Fluffy and comfy: a DIY floor cushion

You all know how big of a nerd I am when it comes to new craft projects. So, when I was over reading Young House Love one day (you should read them too- John and Sherry's humor, design abilities, and attitude when it comes to DIY are beyond amazing). Anyway, a while back, I came across this post, and promptly headed off to JoAnn Fabrics to grab my supplies.

Did I really need a floor cushion? Nope. But would I make it and then find a way to use it so the fiance wouldn't shake his head at yet another craft project taking over our coffee table? You bet. And I've got to say, my feet are pretty happy resting on their very own floor cushion while I write this post. Especially since they have had a bit of a workout lately.

Anywhoo, I'm not going to bore you with a tutorial, especially because Sherry did such a good job with it (read here) and she got her ideas from the original tutorial by Susan at Living with Punks which can be found here. But I will show you the finished product:

How cool is that? You have no idea how proud I was when the piping came out all professional looking. Even Brian commented on how cool it looked. Go me.

So instead of a tutorial, I'm going to share a change I made to the pattern, and the things I thought would be hard that ended up being easy, and unfortunately the things I thought would be simple that kicked my butt. And of course a budget breakdown.

First up is a change that almost made me give up on the whole project. In the original tutorial, you simply stuffed the cushion and then hand stitched the last few inches closed. Of course I had to go and complicate things by adding a zipper. I figured a zipper would give me the freedom to change out the stuffing if it started losing loft, or the ability to wash the cover if something spilled on it. In the end, it is looking pretty good...

I ran into problems with the zipper because I thought I could get away with doing a simple straight stitch to connect the zipper to the fabric at the seam. Have I mentioned that I am a total amateur when it comes to a sewing machine? So, I sewed my zipper to the fabric, started stuffing the darn thing and zipped it up. Then, as I was admiring my work, the fabric around the zipper frayed and busted open. Awesome. I literally almost gave up at this point. But instead, I took all my stuffing back out and zigzagged that friggen zipper to the fabric until I knew it wasn't going to budge. And I'm pretty happy with the results.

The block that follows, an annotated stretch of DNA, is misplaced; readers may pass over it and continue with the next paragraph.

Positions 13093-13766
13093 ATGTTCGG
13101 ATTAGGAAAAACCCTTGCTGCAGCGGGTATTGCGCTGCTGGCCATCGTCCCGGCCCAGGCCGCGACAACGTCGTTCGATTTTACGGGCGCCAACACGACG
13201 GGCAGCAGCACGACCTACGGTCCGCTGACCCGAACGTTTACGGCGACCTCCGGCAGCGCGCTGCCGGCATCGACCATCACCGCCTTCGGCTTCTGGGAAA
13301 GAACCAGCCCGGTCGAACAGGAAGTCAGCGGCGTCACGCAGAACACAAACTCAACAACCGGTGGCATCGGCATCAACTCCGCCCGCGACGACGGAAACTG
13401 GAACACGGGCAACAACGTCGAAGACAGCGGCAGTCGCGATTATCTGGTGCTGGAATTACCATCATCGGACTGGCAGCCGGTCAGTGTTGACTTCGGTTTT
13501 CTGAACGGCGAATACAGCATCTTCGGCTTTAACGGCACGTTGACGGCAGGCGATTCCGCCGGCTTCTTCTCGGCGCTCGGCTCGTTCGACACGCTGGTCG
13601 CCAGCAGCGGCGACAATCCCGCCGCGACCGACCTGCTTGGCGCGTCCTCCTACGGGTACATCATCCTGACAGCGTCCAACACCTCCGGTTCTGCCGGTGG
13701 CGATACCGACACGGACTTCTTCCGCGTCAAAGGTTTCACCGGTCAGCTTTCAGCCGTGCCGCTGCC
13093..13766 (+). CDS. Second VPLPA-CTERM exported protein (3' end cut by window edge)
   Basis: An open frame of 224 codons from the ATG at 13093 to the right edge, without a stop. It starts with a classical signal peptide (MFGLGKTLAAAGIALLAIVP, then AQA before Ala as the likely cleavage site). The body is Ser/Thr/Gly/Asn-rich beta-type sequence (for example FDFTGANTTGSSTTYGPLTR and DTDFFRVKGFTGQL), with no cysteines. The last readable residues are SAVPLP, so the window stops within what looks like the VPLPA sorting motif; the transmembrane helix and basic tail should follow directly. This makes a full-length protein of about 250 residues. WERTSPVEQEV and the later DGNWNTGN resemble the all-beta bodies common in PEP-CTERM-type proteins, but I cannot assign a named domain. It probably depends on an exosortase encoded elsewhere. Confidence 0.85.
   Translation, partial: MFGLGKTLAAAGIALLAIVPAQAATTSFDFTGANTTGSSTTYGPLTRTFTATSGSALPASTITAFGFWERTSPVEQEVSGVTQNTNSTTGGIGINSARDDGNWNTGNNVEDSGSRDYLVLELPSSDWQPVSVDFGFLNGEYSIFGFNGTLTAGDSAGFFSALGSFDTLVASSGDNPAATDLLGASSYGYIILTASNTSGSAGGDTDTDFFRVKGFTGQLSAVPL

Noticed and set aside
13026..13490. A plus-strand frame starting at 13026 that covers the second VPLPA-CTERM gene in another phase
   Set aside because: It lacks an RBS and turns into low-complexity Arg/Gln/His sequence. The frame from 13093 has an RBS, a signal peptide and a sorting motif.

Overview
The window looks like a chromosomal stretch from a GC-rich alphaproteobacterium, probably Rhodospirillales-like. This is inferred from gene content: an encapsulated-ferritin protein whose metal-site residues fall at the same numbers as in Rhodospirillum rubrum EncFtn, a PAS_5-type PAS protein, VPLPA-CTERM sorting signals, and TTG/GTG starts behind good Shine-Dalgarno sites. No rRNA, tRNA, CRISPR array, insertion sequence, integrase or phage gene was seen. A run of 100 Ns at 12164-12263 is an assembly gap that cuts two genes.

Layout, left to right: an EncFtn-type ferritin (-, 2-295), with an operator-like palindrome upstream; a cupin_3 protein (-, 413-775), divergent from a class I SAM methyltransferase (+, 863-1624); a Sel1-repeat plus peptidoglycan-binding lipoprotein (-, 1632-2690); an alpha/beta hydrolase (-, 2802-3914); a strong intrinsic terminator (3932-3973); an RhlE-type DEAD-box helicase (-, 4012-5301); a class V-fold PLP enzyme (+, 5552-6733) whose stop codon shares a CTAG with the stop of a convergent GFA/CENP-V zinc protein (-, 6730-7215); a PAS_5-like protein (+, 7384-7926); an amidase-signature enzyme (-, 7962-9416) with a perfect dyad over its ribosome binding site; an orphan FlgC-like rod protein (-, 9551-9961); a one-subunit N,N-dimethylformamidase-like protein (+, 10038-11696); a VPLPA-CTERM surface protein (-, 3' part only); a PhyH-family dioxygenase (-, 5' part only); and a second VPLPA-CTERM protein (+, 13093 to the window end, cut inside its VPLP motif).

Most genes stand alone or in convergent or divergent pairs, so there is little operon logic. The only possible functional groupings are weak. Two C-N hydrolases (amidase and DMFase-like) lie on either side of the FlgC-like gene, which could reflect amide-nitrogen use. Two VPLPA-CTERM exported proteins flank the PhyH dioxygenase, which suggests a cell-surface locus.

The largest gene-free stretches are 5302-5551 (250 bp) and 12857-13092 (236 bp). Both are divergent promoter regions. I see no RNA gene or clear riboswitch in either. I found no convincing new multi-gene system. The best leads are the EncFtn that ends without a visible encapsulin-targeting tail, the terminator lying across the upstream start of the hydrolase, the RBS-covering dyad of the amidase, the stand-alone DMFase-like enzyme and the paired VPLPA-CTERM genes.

Another change I made was in terms of stuffing. The original tutorial suggested buying fiberfill. But the ever-money-saving Sherry said she had just used some pillows that were a bit past their prime. Since all of our dough seems to be heading straight into the hands of wedding vendors these days, this appeared to be the perfect solution. So I grabbed some pillows that were still good, just a bit past their prime, and tore them open. Ta-da! Instant cushion filling.

The other step that had me cursing the sewing gods was making the handle. How can such a small thing be such a pain? The piping on the handle was no problem, but when I tucked in the ends and went to stitch them closed, my machine decided it was going to have some big problems sewing through such a thick piece of material. Needless to say there were a few curse words and endless stitch removal, but after some patience I finally got it.

Ironically, the step I thought would be the hardest turned out to be a piece of cake. I'll admit, going into this project I was uber nervous about pinning the piping around the circle pieces and trying to stitch around the circles. Totally ended up being a non-issue. Go figure.

So, here's the budget breakdown:
Total cost: $12.73. Not bad considering I've seen these things in the store for at least double that. Plus, I ended up grabbing two yards of this fabric since it was on sale, so all I'd need to spend to make another would be on two more packs of piping. Plus, I already cut out all the pieces for the second cushion... now I just need to find the time to put it together.

So, have any of you attempted a sewing project you weren't sure if you'd survive? Or are you all expert seamstresses? I'll tell you, this little project gave me some massive respect for the tailors out there willing to take on a wedding dress- I'd have a heart attack! Fortunately, I have found a master seamstress for my dress- I'll keep you updated as my appointment gets closer!

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